Genetic manipulation resulting in embryos that incorporate DNA from three adults has been in laboratory experimentation phases since the 1990s, but now the first birth of a baby with genetic material from three parents has been reported. Multiple methods of creating three-parent embryos exist (a detailed explanation can be found here).

In this case, New York City fertility specialist Dr. John Zhang used a method called “maternal spindle transfer” to create five such human embryos—one of which was transferred to a womb and resulted in live birth. While the baby is now a few months old, New Scientist didn’t break the news until September.

The overall goal, sometimes called “mitochondrial replacement technique (MRT),” is to replace genetically defective mitochondria—the organelles responsible for generating energy and metabolic function of the cell—in a woman’s egg with healthy mitochondria using a female donor egg.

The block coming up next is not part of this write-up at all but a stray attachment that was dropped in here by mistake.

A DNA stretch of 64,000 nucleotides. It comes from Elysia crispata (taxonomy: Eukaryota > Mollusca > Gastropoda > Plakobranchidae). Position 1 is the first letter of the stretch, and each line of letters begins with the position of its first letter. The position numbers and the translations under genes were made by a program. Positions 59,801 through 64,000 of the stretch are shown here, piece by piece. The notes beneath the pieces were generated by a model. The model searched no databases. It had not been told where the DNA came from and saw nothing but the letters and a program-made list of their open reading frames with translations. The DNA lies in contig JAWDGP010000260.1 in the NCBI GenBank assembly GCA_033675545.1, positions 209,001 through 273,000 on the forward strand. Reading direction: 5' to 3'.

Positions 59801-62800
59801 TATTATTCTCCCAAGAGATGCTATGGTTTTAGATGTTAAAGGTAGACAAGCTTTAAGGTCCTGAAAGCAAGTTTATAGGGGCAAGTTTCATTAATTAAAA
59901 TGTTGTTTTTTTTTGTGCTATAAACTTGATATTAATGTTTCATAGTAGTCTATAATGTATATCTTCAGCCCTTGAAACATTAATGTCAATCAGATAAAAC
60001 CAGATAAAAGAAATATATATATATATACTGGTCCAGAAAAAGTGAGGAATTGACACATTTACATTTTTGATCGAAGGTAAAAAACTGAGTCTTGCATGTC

abortion-embryoGenetically defective mitochondria can cause serious, even lethal, health problems. But MRT procedures actually transfer a nucleus, repository of the majority of the cell’s genetic material (which means they use human cloning technology), into the presence of genetically different mitochondria.

This is germline (heritable) genetic modification, which means that the modification affects not only the new manufactured individual but also will be passed on to future generations.

The risks potentially associated with this procedure are borne by the resulting child, not the parents.

eugenics3Zhang performed the transfer of the genetically manipulated embryo to a woman’s womb in Mexico because it is currently illegal in the United States. Rather than pause to debate the potential consequences of such manipulation, American scientists are pushing to make this procedure legal in the U.S., touting its “glorious potential.”